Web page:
When nineteen-year-old huntress Feyre kills a wolf in the woods, a beast-like creature arrives to demand retribution for it. Dragged to a treacherous magical land she only knows about from legends, Feyre discovers that her captor is not an animal, but Tamlin--one of the lethal, immortal faeries who once ruled their world. As she dwells on his estate, her feelings for Tamlin transform from icy hostility into a fiery passion that burns through every lie and warning she's been told about the beautiful, dangerous world of the Fae.
But an ancient, wicked shadow over the faerie lands is growing, and Feyre must find a way to stop it. Now own this epic fantasy classic in an extra-special deluxe hardcover collector's edition with foil-stamped slipcase. To date, Sarah J. Her books have sold more than seven million copies and been translated into 36 languages. She will have her freedom, on one condition: she must fight to win a deadly competition to serve as the champion of the king.
The king who rules his kingdom with a cruel and merciless hand. Live or die, Celaena will be free.
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Win or lose, her destiny will claim her. After she has served a year of hard labor in the salt mines of Endovier for her crimes, Crown Prince Dorian offers eighteen-year-old assassin Celaena Sardothien her freedom on the condition that she act as his champion in a competition to find a new royal assassin. As the royal assassin to an evil king, eighteen-year-old Celaena Sardothien must decide what she will fight for--survival, love, or the future of a kingdom. Sequel to: Crown of midnight. Royal assassin Celaena must travel to a new land to confront a truth about her heritage, while brutal and monstrous forces are gathering on the horizon, intent on enslaving her world.
Sarah J. Maas's New York Times bestselling Throne of Glass series reaches new heights in this sweeping fourth volume. Everyone Celaena Sardothien loves has been taken from her. But she's at last returned to the empire-for vengeance, to rescue her once-glorious kingdom, and to confront the shadows of her past She has embraced her identity as Aelin Galathynius, Queen of Terrasen.
But before she can reclaim her throne, she must fight. She will fight for her cousin, a warrior prepared to die just to see her again. She will fight for her friend, a young man trapped in an unspeakable prison. And she will fight for her people, enslaved to a brutal king and awaiting their lost queen's triumphant return. Celaena's epic journey has captured the hearts and imaginations of millions across the globe. This fourth volume will hold readers rapt as Celaena's story builds to a passionate, agonizing crescendo that might just shatter her world. The long path to the throne has only just begun for Aelin Galathynius.
Loyalties have been broken and bought, friends have been lost and gained, and those who possess magic find themselves at odds with those don't. As the kingdoms of Erilea fracture around her, enemies must become allies if Aelin is to keep those she loves from falling to the dark forces poised to claim her world.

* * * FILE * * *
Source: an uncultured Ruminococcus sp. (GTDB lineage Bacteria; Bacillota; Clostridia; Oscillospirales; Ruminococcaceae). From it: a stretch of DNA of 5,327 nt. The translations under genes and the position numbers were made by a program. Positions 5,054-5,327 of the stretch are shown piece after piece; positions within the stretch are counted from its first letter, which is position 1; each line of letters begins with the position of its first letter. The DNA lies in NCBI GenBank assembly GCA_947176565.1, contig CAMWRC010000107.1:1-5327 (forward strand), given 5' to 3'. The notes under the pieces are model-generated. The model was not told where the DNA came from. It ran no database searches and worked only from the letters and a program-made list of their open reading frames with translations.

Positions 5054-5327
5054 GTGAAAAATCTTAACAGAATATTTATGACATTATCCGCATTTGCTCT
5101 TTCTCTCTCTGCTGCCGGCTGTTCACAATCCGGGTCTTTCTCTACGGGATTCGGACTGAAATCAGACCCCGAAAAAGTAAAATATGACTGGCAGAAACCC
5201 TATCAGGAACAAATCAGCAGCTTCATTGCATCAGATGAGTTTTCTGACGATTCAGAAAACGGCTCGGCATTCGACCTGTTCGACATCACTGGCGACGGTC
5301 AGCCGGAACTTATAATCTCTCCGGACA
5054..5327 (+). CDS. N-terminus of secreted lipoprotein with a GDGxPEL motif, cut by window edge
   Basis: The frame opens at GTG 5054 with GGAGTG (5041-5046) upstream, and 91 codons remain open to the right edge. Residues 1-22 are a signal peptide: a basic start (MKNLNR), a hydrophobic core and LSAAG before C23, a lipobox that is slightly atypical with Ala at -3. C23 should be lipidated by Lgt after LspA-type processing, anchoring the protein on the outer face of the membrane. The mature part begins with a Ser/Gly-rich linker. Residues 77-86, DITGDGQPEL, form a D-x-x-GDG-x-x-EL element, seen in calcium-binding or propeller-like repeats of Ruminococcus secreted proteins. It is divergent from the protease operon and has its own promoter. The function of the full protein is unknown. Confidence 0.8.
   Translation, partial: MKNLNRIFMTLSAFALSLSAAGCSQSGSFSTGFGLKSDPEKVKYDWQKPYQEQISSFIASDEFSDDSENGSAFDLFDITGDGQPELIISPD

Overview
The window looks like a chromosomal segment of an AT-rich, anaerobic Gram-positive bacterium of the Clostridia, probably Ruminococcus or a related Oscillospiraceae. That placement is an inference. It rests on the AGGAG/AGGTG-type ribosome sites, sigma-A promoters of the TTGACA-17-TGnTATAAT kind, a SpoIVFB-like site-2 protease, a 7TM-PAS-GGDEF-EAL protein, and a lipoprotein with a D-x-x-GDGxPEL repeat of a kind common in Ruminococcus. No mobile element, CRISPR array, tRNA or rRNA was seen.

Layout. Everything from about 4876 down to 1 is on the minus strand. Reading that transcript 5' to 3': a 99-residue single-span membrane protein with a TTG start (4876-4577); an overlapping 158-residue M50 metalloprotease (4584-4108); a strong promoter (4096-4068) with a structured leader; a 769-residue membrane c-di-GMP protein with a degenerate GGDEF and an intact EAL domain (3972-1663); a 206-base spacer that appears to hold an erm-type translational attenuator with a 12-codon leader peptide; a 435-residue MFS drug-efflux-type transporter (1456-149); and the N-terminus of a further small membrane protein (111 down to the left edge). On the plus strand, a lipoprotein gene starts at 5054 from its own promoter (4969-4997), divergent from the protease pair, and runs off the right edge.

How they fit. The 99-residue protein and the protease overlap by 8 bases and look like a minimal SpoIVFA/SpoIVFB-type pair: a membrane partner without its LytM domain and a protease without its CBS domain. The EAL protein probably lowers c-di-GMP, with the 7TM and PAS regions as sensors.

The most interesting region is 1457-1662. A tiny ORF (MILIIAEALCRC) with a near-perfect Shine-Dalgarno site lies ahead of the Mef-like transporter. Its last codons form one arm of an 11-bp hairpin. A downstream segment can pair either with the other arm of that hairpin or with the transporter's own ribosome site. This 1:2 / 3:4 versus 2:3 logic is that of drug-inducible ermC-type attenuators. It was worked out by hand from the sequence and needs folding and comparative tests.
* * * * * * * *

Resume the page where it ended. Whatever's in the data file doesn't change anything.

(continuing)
With war looming on all horizons, the only chance for salvation lies in a desperate quest that may mark the end of everything Aelin holds dear. Aelin's journey from assassin to queen has entranced millions across the globe, and this fifth installment will leave fans breathless. Will Aelin succeed in keeping her world from splintering, or will it all come crashing down?
Chaol Westfall has always defined himself by his unwavering loyalty, his strength, and his position as the Captain of the Guard. But all of that has changed since the glass castle shattered, since his men were slaughtered, since the King of Adarlan spared him from a killing blow, but left his body broken. His only shot at recovery lies with the legendary healers of the Torre Cesme in Antica-the stronghold of the southern continent's mighty empire.
And with war looming over Dorian and Aelin back home, their survival might lie with Chaol and Nesryn convincing its rulers to ally with them. But what they discover in Antica will change them both-and be more vital to saving Erilea than they could have imagined. Years in the making, Sarah J. Aelin Galathynius's journey from slave to king's assassin to the queen of a once-great kingdom reaches its heart-rending finale as war erupts across her world. Aelin has risked everything to save her people--but at a tremendous cost. Locked within an iron coffin by the Queen of the Fae, Aelin must draw upon her fiery will as she endures months of torture.
Aware that yielding to Maeve will doom those she loves keeps her from breaking, though her resolve begins to unravel with each passing day With Aelin captured, Aedion and Lysandra remain the last line of defense to protect Terrasen from utter destruction. Yet they soon realize that the many allies they've gathered to battle Erawan's hordes might not be enough to save them.